Five Pathways to Fundamentally Reshaping American Schooling

November 27, 2012

The American education system is plagued with failed reform attempts that seek to correct the decline in student achievement, says Jal Mehta of the American Enterprise Institute.

  • In the past, reformers have experimented with standards, vouchers, charters, merit pay and other methods for increasing student achievement.
  • However, huge numbers of students -- nearly 40 percent to 50 percent in some urban districts -- don't graduate from high school.
  • Furthermore, the United States ranks 14th in reading, 17th in science and 25th in math on international standardized tests.

There are five broad avenues that policymakers could take in order to make lasting changes to the educational system for the better.

First, transform the system by making the teaching profession more professional.

  • Right now, the United States draws its teachers from the bottom two thirds of the distribution and gives them little training on the best methods for teaching.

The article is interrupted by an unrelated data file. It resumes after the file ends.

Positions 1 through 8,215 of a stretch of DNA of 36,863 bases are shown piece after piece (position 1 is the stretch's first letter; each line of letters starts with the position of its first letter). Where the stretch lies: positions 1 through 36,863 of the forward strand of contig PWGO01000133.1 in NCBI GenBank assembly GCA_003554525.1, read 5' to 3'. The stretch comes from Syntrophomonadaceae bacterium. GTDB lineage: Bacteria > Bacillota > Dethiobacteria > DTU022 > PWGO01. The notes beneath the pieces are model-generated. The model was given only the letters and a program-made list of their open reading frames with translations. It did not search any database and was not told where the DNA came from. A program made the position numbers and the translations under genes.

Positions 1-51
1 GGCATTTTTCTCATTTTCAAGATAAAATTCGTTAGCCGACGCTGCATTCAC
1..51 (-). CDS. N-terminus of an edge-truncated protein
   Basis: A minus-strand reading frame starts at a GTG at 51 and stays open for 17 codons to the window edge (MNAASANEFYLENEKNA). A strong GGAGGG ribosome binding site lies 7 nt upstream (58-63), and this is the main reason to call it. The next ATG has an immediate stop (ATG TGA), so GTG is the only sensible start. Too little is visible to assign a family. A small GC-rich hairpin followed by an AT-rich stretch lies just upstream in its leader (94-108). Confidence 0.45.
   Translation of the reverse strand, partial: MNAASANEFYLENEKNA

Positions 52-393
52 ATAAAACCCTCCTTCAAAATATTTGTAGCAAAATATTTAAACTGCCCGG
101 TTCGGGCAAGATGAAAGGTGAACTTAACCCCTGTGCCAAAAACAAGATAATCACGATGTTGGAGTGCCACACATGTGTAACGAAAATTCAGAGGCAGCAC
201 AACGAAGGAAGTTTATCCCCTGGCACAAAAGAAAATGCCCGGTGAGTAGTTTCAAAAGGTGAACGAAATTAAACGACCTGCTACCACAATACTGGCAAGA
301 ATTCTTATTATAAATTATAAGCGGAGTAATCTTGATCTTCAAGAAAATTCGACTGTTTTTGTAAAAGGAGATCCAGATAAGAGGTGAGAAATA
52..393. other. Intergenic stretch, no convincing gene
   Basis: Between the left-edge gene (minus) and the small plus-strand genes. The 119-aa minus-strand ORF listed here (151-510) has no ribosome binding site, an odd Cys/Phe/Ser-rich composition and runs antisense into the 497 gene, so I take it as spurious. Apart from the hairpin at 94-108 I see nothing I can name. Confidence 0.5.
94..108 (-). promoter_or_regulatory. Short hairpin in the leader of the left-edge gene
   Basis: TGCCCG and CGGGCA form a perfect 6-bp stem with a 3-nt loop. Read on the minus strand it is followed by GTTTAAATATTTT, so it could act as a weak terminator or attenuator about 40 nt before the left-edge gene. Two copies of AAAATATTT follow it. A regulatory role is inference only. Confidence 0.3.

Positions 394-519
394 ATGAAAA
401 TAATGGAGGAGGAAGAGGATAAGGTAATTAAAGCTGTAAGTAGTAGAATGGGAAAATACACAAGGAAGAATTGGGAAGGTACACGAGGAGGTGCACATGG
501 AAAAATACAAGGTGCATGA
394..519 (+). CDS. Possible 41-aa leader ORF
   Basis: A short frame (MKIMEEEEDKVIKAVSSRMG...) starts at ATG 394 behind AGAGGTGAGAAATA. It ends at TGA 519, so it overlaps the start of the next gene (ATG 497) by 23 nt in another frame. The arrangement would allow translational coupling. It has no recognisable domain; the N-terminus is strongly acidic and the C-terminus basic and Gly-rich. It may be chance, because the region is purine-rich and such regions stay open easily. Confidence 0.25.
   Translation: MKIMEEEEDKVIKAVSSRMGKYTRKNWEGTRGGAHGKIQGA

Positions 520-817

• Instead, requirements for teaching should be tougher which would attract more skilled workers.

Second, replace traditional institutions with new actors such as charter schools. These schools currently provide competition to the traditional public school system but receive less support.

Third, rather than have a school that offers math, science, English and history, have a school function as a general contractor, bringing in different organizations that excel in teaching the various subjects. Some of these subjects might be taught online rather than in person, or through a combination of online practice and in-person coaching.

Fourth, create an out-of-school system that complements what children learn in school.

  • Studies show that some students experience a "summer learning loss" that puts them behind their peers.
  • Instead, an educational system that uses a student's free time outside of the classroom to reinforce concepts learned in school can help close the gap in student achievement.

Finally, dissolving the current system may do more in preparing students than any other option. Schools that teach from old textbooks fail to take into account how much information a student has at their fingertips with a computer. Employing committees comprised of adults at the state, district and school level can decide what should be taught at schools.

Source: Jal Mehta, "The Futures of School Reform: Five Pathways to Fundamentally Reshaping American Schooling," American Enterprise Institute, November 14, 2012.

 

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